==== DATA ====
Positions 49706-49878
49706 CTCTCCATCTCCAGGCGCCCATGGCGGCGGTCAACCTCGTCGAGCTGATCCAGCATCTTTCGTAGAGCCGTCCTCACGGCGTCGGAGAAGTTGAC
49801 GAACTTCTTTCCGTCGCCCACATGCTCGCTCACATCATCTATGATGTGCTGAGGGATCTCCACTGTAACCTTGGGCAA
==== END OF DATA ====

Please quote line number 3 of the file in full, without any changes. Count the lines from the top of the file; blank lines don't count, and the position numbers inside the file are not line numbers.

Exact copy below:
49801 GAACTTCTTTCCGTCGCCCACATGCTCGCTCACATCATCTATGATGTGCTGAGGGATCTCCACTGTAACCTTGGGCAA